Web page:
The tone of her voice spoke volumes. I’d seen embarrassment and censure cloud her features as she looked at the work on display in the office and waiting room. Strangely, the print of the Velazquez Rokeby Venus, behind my desk, didn’t appear to unsettle her as much as my photographs. Perhaps because it wasn’t frontal, or because it was a painting, she found it less threatening.
‘If I decide to take you on, Faith, you’ll be spending some of your time around models, often topless, sometimes nude. How do you feel about that?’
She fixed me with a determined stare. ‘As long as I don’t have to take off my clothes, I’ll manage.’
I looked at her ragbag collection of hand-me-downs: brown tweed skirt to the ankles, long-sleeved, heavy cotton blouse in dingy white with appliqu├ęd lace, hand-knitted brown cardigan with darned elbows and fraying cuffs. And, judging by the lines, she was wearing a heavy bra at least two sizes too big. I wondered what her knickers would be like: straight from the school gym? I hadn’t seen a young woman so badly dressed. Hardly the glamourpuss I was seeking. Maybe exposure to me and the girls would educate her tastes and show her the possibilities. She had potential as far as face and figure were concerned. A bit of weight, makeup, hair set free from its constricting band, limbs allowed to feel the air, and she could be a different and very attractive woman.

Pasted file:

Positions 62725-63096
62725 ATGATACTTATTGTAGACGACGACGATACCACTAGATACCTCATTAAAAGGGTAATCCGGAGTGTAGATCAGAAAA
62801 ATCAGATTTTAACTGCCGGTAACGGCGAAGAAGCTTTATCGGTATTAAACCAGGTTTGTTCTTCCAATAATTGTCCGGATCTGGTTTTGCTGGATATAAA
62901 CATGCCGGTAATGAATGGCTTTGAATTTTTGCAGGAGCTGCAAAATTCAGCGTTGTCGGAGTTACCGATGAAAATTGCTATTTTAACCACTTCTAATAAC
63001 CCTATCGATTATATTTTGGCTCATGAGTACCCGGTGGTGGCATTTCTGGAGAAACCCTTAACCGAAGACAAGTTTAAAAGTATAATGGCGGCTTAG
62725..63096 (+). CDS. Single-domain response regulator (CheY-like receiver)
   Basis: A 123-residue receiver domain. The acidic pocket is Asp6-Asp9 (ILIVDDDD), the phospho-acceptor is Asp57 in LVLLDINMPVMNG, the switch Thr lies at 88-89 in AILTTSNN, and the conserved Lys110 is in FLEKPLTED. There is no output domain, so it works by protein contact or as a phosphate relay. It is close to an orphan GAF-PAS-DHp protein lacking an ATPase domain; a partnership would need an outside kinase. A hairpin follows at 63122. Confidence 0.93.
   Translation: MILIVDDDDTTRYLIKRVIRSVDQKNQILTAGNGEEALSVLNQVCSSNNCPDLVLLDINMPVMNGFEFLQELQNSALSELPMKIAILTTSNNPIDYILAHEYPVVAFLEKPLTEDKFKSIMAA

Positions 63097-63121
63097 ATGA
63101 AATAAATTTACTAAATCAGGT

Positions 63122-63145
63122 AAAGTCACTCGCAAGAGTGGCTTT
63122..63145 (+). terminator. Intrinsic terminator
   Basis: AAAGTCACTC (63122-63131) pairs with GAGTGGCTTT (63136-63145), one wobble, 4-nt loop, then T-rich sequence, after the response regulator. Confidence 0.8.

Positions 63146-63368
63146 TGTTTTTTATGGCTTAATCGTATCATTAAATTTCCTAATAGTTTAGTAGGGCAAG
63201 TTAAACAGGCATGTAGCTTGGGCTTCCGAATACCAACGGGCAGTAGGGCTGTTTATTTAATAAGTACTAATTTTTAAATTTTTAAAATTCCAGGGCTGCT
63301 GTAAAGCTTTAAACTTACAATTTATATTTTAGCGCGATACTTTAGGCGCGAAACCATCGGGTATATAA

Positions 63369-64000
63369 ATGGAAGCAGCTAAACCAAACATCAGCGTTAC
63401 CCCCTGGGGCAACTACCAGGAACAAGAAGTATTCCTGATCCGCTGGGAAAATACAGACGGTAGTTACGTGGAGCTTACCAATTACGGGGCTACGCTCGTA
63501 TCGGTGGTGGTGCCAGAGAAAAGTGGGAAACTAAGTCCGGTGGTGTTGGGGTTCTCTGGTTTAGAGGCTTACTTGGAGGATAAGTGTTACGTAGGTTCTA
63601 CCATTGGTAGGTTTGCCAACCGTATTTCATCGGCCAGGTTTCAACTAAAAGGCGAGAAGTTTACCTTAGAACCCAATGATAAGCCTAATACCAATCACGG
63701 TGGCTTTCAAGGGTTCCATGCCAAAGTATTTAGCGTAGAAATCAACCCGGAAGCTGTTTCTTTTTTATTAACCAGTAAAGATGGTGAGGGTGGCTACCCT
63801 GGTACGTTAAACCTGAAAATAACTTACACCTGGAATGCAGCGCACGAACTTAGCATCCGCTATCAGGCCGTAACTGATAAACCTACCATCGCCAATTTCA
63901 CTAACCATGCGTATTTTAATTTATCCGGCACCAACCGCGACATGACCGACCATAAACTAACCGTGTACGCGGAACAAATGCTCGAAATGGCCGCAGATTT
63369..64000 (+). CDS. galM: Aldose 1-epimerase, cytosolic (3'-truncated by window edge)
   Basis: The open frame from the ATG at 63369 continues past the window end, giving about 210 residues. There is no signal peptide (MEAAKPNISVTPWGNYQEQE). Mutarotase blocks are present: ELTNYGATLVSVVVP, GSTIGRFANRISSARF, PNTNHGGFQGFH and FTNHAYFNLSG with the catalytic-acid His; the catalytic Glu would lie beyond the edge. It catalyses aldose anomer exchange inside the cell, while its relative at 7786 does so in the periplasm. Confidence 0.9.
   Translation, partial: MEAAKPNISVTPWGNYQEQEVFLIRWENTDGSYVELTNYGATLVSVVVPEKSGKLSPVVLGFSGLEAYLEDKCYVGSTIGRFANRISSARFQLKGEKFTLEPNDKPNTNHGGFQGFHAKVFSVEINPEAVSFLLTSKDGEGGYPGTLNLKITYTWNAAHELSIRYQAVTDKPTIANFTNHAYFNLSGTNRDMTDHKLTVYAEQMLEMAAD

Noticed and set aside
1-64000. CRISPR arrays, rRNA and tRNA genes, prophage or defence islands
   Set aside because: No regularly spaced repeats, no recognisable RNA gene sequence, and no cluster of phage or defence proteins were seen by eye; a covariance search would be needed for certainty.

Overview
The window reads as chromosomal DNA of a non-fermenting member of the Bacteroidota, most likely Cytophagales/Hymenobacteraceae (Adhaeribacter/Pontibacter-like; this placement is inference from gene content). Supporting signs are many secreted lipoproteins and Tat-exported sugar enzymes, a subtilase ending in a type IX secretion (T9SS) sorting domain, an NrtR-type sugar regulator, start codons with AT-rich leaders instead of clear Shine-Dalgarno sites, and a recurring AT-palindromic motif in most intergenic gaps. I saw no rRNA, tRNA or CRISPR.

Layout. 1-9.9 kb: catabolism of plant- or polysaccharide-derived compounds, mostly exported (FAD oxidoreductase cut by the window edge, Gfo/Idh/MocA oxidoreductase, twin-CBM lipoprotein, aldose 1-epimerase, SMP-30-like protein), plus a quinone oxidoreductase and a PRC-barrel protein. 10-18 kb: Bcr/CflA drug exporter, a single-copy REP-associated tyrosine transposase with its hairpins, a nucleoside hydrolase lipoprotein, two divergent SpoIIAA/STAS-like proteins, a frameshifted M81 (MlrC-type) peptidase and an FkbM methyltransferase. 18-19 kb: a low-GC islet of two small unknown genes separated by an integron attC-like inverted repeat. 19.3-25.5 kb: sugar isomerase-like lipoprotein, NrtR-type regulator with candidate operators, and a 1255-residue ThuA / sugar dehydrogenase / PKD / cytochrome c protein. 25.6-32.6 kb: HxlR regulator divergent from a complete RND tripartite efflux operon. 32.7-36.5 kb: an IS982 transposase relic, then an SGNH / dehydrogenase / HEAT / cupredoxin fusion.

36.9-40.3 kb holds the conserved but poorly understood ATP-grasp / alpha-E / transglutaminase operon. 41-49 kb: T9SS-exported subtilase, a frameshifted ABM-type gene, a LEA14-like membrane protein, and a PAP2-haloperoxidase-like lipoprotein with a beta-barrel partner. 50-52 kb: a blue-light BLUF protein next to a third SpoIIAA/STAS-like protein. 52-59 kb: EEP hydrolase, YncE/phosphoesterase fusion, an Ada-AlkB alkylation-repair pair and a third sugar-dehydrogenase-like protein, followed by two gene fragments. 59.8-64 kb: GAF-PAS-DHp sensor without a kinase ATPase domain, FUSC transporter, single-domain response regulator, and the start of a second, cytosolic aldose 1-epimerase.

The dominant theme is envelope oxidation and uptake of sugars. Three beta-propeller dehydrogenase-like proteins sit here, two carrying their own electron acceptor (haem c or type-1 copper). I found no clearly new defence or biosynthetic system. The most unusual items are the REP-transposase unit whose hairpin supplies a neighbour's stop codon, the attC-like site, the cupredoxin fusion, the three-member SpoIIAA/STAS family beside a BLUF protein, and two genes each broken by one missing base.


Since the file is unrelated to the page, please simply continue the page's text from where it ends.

‘You can be as covered or uncovered as you like, though I do sometimes take off my clothes when I’m working with a model.’
‘All of them?’
I nodded.
‘Why?’ Her question was condemnatory.